- Compass & GPS Device: Should you unexpectedly tread off the beaten path, or accidentally wander away from the trail, having a compass in your possession can help you to get back on track. We hike with pre-downloaded GPS maps on our Garmin InReach and on our phones for safety.
- Fire starting tools: Firestarters, flint, matches, lighters, and other tools to create fire are good emergency additions to your nighttime hiking pack. Consider including storm or waterproof matches in your fire making kit in case of sudden or unexpected rain.
- First aid items: With less light to show you the path ahead, it can be easy to trip or scrape yourself on something along the trail. Because of this, you should always carry a basic first aid kit complete with antibacterial wipes, bandaids, gauze, etc.
- Food: Proper sustenance is important on the trail, which is why you should always include a few protein-heavy snacks or meals when you head out for a nighttime hike. Healthy lightweight snack options include jerky, nuts, trail mixes, and protein bars. If you are camping in bear country, remember a bear canister, or a bag and rope to hang up away from your tent.
- Knife: A knife is an essential tool for any hiking trip, including your nighttime ones. Knives can come in handy to cut you free from branches or brambles, can be used to cut pieces of bark or wood to start fires, or can be used to open food and other items in an emergency.
- Layers: Even if you think you won’t need them, toss a few extra items of clothing into your pack. Without the warmth of the sun, it can be easy to catch a chill, so extra layers are always a good idea in case of unexpected wind or temperature changes.
- Shelter: Even if you don’t plan to stay out overnight, bringing some kind of shelter is important when you set out for a nighttime hike. A sleeping pad, sleeping bag, or single person tent are all good options to add to your pack in case you end up spending an unexpected night in the woods.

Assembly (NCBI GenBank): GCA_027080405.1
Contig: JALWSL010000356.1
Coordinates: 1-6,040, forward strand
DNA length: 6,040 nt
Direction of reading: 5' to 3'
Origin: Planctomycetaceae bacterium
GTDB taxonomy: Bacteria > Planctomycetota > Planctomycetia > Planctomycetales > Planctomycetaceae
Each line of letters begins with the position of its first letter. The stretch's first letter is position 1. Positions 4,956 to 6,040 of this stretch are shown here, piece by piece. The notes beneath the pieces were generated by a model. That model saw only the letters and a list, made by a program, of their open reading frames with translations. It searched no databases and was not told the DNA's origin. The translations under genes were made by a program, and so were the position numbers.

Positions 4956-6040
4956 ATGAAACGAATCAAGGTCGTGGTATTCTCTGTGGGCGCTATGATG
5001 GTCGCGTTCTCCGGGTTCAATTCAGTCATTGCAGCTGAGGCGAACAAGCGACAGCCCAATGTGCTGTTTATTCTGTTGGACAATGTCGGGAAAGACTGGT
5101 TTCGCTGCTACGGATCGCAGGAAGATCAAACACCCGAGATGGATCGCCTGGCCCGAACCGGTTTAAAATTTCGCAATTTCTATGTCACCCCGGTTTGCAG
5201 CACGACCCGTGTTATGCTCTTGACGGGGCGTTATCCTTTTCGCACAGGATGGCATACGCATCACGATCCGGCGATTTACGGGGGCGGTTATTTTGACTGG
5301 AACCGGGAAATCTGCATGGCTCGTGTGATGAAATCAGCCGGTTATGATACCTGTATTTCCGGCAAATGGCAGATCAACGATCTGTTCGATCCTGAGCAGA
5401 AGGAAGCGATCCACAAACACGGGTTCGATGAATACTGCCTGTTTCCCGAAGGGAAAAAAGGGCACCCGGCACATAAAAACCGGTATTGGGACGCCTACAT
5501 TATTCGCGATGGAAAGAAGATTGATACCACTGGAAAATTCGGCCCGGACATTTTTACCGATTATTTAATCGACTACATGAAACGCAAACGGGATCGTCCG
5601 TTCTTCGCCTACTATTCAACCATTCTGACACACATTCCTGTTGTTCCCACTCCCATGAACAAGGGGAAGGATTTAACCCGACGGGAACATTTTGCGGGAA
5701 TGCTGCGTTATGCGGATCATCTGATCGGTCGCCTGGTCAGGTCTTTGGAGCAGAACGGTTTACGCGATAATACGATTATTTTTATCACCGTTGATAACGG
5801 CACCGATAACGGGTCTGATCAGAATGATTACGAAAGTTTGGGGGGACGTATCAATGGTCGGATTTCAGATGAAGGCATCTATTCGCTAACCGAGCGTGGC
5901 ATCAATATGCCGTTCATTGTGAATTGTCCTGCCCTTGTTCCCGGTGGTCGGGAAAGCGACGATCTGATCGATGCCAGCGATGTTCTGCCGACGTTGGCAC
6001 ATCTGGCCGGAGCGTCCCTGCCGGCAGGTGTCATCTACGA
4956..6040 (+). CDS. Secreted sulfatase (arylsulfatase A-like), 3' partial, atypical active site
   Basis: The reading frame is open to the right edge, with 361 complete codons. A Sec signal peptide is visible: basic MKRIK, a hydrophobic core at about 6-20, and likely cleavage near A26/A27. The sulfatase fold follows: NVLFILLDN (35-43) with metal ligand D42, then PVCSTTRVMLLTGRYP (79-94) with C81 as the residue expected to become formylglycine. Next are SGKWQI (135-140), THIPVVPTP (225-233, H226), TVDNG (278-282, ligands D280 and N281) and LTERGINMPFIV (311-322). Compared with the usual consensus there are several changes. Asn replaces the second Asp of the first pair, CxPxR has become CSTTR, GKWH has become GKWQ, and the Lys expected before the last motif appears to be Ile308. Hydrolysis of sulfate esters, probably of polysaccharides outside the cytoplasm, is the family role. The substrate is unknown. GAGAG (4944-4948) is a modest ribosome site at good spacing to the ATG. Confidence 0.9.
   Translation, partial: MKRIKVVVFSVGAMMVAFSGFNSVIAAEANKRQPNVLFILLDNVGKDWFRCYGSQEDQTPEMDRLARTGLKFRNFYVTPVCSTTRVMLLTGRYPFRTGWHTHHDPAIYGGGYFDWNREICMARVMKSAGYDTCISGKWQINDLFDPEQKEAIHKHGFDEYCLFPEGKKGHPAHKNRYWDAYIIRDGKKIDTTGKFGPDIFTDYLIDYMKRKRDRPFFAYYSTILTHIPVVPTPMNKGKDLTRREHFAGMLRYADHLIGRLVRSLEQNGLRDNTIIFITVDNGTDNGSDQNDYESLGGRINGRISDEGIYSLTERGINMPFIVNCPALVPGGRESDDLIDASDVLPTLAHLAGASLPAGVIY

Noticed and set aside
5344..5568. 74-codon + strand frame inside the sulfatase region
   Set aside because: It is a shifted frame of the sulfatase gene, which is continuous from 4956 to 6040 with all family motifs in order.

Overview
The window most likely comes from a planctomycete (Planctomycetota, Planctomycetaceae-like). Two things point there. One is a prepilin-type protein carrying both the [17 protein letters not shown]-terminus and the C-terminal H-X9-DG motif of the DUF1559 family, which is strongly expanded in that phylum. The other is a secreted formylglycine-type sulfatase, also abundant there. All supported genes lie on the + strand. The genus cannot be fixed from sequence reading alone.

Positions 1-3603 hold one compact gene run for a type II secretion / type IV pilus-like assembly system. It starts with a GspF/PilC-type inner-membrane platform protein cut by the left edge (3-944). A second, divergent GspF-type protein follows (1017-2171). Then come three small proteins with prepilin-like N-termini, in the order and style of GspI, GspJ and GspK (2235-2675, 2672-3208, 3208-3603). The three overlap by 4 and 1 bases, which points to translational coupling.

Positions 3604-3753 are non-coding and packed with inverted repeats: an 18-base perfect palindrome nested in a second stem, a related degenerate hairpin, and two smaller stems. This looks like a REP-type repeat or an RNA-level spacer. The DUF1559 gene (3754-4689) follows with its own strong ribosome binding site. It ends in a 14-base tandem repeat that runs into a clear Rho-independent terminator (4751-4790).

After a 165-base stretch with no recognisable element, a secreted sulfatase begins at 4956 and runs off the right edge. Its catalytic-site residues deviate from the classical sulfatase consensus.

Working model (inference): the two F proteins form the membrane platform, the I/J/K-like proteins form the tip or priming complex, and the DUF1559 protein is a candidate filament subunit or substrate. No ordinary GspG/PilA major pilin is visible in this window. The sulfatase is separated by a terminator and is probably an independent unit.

- Water: You might not be sweating under the heat of the sun, but that doesn’t mean you don’t need to stay hydrated while hiking at night. Bringing plenty of water will help you stay safe and energized on the trail, so be sure to bring more than you think you’ll need in case of emergencies. Water filtration is needed for longer trips.
Staying Safe and Confident On the Trail
You might not feel completely confident during your first few nighttime hikes, especially if you are someone who gets spooked by the dark. With your hearing and other senses heightened, the small sounds of crackling branches in the forest at night can be a little disconcerting. Combine this with the prospect of coming across startled nocturnal critters and the fears of getting lost, and nighttime hiking can sound somewhat intimidating.
While it is true that hiking at night requires a little more awareness and care than camping during the day, the natural fears of hiking in the dark are fairly easy to overcome. Preparation and attitude are all you need to confidently and safely set out after dark, which is why it is so important to do your research and start slow. With all the tips, tricks, and advice we have shared above, we feel confident you can become the nighttime hiking master you want to be.
Max DesMarais is the founder of hikingandfishing.com. He has a passion for the outdoors and making outdoor education and adventure more accessible. Max is a published author for various outdoor adventure, travel, and marketing websites. He is an experienced hiker, backpacker, fly fisherman, trail runner, and spends his free time in the outdoors. These adventures allow him to test gear, learn new skills, and experience new places so that he can educate others. Max grew up hiking all around New Hampshire and New England. He became obsessed with the New Hampshire mountains, and the NH 48, where he guided hikes and trail runs in the White Mountains. Since moving out west, Max has continued his frequent adventures in the mountains, always testing gear, learning skills, gaining experience, and building his endurance for outdoor sports. You can read more about his experience here: hikingandfishing/about